http://chrome.angrybirds.com

    but the developers mentioned there were some hurdles with Javascript and they had to develop their own preloaders like this one for the HTML 5 version of Cut the Rope:

    http://thinkpixellab.com/pxloader/

    There were also issues with drawing loops and idling the game when there were no updates. There's also the issue of content protection. Extracting assets from a Flash file is harder than from HTML 5. I don't think web publishing is right for games at all though, native apps are much better as they save game state better and don't have to download assets on each play.
    jefft2 wrote: »
    HTML5 is still in its infancy however and is limiting and messy. It requires folders, images, JavaScript files sometimes a minimum of 10 files for just 1 SWF self contained file. HTML5 does not allow (yet) many of the filters the SWF file format does and the files are much larger than SWF files. I did a test in Flash CS6 and exported a complex vector animation from Flash in both SWF and HTML5. The SWF file was 140kb while the HTML5 file was about 10MB and played slowly. HTML5 is not optimized yet and is more demanding on mobile devices.

    The Flash plugin has the advantage of being a custom runtime that they can do anything with so any kind of motion tweening, motion blur is easier. With the Canvas element though, there shouldn't need to be a size difference between what's in Flash and what's in HTML 5 but conversions from one to the other will involve flattening some things or exporting multiple objects in full vs being created at run-time.

    When it comes to performance, HTML 5 has the benefit that hardware acceleration support is no longer controlled by Adobe. That was a huge hurdle for Flash on mobile because there are so many devices. There was no way they could ensure that every processor would get full support.

    WebGL has also gone beyond what Flash was capable of without the need for the plugin.

    Flash filled a need for rich content when competing browsers couldn't agree on standards. Youtube wouldn't have existed without Flash. It's clear that it wasn't right for the web long-term though. Search engines couldn't index the content and there's very little segmentation of content so browsers just have to load entire .swf files. It also puts the authoring and playback of rich web content entirely in the hands of one company. HTML 5 makes authoring and playback accessible to everyone.

    HTML 5 is far from perfect but it's the right way to go and it will erode the use of 3rd party plugins the more features it gets. Vector animation software won't go away and Flash for the web only existed because of the slowness of browser development. Browser developers deserve more blame for holding back rich content from the web than Flash does for delivering it.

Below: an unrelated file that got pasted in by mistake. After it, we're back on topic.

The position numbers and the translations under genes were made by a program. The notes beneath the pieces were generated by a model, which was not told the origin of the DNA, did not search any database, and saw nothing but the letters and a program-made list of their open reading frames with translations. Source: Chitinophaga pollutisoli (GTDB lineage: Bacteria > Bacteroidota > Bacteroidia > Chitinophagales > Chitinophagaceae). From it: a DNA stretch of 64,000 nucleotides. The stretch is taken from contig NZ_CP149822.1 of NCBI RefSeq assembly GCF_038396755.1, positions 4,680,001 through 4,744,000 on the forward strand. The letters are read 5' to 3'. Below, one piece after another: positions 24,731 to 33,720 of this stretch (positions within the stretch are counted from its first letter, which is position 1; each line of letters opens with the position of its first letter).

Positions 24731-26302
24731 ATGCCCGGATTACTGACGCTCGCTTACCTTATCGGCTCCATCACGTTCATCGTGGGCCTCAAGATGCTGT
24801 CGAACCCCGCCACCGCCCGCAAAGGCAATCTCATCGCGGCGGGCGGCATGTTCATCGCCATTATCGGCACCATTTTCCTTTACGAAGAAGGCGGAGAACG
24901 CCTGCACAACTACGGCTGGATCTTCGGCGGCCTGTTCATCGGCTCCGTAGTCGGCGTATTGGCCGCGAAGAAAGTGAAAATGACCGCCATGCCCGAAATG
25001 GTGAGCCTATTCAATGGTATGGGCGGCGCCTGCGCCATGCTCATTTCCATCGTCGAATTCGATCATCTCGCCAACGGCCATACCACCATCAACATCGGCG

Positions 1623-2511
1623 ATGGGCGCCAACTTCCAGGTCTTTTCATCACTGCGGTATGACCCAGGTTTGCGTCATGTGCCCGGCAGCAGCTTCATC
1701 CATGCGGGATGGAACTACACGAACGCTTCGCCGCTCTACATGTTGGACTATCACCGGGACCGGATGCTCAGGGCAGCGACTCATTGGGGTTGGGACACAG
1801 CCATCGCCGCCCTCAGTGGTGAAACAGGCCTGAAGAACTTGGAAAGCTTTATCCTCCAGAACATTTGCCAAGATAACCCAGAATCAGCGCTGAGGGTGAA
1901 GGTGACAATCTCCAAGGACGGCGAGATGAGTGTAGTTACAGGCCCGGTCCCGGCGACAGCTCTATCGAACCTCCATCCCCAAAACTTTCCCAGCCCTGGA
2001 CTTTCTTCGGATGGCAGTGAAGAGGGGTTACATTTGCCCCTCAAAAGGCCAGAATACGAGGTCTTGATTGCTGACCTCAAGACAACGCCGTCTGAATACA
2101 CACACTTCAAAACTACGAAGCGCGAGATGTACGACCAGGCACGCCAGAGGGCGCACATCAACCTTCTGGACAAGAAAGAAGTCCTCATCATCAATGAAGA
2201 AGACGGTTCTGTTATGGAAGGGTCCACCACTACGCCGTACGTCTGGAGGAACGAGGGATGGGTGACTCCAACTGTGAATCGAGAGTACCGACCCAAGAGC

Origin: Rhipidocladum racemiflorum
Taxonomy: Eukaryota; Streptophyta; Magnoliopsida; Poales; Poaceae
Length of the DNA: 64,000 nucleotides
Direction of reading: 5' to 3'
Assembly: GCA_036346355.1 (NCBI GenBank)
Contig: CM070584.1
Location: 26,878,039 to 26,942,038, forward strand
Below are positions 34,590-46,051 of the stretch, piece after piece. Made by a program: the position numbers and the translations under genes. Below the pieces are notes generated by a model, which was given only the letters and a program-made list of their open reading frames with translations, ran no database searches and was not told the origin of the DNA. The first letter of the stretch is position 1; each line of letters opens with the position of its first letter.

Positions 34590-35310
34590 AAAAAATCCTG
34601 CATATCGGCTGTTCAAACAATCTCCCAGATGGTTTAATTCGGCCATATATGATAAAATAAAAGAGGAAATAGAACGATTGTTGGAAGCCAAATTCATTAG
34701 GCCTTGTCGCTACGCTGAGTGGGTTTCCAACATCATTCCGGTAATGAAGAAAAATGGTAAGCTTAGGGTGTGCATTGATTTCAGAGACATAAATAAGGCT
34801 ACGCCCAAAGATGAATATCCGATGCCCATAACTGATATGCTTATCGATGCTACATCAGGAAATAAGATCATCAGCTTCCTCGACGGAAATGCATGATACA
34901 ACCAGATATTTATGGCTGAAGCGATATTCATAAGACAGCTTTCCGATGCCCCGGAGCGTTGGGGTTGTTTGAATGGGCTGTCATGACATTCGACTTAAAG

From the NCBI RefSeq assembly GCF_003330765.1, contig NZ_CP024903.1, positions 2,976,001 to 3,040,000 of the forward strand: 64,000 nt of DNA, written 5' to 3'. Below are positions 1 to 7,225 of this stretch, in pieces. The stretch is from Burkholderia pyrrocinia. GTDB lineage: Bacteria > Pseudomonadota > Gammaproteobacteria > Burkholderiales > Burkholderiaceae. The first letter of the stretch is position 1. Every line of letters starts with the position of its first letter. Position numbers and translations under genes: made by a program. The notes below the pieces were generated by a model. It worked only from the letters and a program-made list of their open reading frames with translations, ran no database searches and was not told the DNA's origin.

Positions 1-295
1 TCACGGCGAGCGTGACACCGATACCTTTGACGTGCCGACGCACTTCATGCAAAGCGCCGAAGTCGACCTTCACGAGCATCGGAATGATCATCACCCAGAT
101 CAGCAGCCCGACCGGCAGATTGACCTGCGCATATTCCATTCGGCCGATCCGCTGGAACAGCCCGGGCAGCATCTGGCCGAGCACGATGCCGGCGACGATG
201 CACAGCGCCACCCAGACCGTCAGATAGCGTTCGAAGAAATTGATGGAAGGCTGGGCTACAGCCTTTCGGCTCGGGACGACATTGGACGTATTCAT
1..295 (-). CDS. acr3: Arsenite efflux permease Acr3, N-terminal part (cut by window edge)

Going forward, I don't see web apps taking off. Mobile apps have shown that people want a controlled App Store and offline apps. HTML 5 will gradually fill in the uses for video, advertising, fonts and general online content but it would move faster if there were better tools to deliver it. Flash will focus on offline vector animation, which is much more respectable than the reputation it gets from the Flash plugin.
  • Reply 36 of 48
    freshmakerfreshmaker Posts: 517member

    But...but...Google is evil!  Why would they do something helpful?  /s

  • Reply 37 of 48
    "The company goes on to suggest that developers should eschew proprietary formats like Flash in favor of more widely-implemented standards such as HTML5."

    Funny, are Google going to warn about HTML 5 web games not working too ! Apple allows 3D for iAds only, not web games.
    So is iAds the new Flash for IOS?
  • Reply 38 of 48
    I thought Android doesn't have Flash now as well and Adobe abandoned Flash on mobile devices like 2 years ago. No?
  • Reply 39 of 48
    lightknightlightknight Posts: 2,312member
    My humble take on this, for simple applications HTML5 is a good replacement. For complex applications, the Unreal Engine packs incredible power and can export to most platforms on the market, and it uses C++ and/or blueprints, which makes it incredibly better than Flash, and offers a huge amount of trained, high-performance developers.
  • Reply 40 of 48
    doh123doh123 Posts: 323member
    Quote:

    Originally Posted by aBeliefSystem View Post



    "The company goes on to suggest that developers should eschew proprietary formats like Flash in favor of more widely-implemented standards such as HTML5."



    Funny, are Google going to warn about HTML 5 web games not working too ! Apple allows 3D for iAds only, not web games.

    So is iAds the new Flash for IOS?

    You are talking about WebGL, not HTML5.